As promised, Microsoft has changed the Windows Update-based Windows 10 upgrade on Windows 7 and 8.1 PCs from an “optional” update to a “recommended” update. This means that more users will be prompted to upgrade to the latest Windows version.
As discussed in Microsoft Makes It Even Easier to Upgrade to Windows 10, Microsoft revealed this change as part of a broader plan to make it easier for people to upgrade to Windows 10. At the time the firm said that it would switch the Windows Update-based Windows 10 upgrade to a “recommended” update sometime in early 2016.
Well, that day is today.
“As we shared in late October, we are committed to making it easy for our Windows 7 and Windows 8.1 customers to upgrade to Windows 10,” a Microsoft spokesperson told me. “We updated the upgrade experience today to help our customers, who previously reserved their upgrade, schedule a time for their upgrade to take place.”
That representative also reminded me that “customers remain in full control and can easily decline the upgrade if they choose.”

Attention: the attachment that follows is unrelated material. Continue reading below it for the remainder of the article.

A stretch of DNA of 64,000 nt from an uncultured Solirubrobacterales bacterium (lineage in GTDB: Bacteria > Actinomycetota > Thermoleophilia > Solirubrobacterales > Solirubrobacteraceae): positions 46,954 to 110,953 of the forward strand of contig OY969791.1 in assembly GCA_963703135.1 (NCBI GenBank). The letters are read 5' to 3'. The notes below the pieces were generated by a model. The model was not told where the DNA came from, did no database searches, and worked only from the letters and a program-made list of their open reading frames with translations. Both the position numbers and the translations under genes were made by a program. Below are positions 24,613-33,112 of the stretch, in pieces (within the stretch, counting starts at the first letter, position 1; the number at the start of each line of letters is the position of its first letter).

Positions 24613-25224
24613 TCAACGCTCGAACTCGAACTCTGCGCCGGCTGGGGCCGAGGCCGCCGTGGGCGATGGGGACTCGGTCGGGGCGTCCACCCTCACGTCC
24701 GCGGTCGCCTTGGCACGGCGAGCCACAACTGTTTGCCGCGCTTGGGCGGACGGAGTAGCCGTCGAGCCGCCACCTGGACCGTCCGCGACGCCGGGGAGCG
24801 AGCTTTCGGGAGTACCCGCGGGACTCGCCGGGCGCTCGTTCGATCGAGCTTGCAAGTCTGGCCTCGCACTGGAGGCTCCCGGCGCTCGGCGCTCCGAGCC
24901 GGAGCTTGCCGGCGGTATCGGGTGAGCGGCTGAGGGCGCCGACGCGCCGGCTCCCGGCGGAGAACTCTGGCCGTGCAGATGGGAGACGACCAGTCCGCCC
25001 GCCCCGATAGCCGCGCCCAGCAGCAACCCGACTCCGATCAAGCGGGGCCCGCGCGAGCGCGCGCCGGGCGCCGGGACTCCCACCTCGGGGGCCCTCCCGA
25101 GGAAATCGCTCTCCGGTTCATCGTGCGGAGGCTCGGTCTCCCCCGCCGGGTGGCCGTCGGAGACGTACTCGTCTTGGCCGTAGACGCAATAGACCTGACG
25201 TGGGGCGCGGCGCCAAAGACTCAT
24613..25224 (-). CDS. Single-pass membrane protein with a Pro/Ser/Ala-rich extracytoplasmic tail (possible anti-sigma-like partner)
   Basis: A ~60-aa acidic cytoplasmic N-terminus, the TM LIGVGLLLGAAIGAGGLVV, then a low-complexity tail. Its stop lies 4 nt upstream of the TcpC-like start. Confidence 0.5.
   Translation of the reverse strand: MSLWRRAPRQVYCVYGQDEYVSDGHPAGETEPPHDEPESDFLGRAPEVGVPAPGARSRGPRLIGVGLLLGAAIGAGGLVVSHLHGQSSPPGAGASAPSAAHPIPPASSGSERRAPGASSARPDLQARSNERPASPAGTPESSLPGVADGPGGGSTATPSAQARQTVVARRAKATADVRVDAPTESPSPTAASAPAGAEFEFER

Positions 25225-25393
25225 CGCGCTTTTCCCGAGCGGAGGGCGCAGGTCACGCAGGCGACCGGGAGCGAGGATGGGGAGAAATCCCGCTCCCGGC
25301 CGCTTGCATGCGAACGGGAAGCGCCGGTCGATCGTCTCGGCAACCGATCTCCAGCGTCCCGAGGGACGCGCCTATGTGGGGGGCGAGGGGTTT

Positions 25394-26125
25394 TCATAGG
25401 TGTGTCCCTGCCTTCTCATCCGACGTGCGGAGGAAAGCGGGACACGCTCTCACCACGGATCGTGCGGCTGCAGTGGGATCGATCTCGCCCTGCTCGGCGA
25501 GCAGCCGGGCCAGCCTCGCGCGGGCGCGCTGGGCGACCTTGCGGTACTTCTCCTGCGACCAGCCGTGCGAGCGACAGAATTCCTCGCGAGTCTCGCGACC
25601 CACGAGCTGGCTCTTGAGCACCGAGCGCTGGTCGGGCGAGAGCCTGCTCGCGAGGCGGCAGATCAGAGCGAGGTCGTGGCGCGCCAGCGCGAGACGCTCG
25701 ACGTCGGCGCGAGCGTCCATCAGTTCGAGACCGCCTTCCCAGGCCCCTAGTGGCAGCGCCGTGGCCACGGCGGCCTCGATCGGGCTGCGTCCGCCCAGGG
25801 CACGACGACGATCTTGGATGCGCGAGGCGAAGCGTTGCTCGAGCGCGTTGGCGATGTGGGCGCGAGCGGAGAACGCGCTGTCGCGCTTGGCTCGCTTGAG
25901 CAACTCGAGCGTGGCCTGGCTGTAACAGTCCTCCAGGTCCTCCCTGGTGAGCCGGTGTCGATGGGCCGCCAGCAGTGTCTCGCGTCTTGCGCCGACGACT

As I wrote back in October, however, the change from “optional” to “recommended” is somewhat controversial, since Windows Update is considered a trusted source for updates. That is, it will probably cause the Windows 10 upgrade to automatically start on many PCs because most users configure Windows Update to automatically install recommended updates.
But Microsoft tells me you will be clearly prompted to choose whether or not to continue. And as always, you can always roll back to your previous Windows version (during the first month or so) if you’re not satisfied with the upgrade.
You will be assimilated.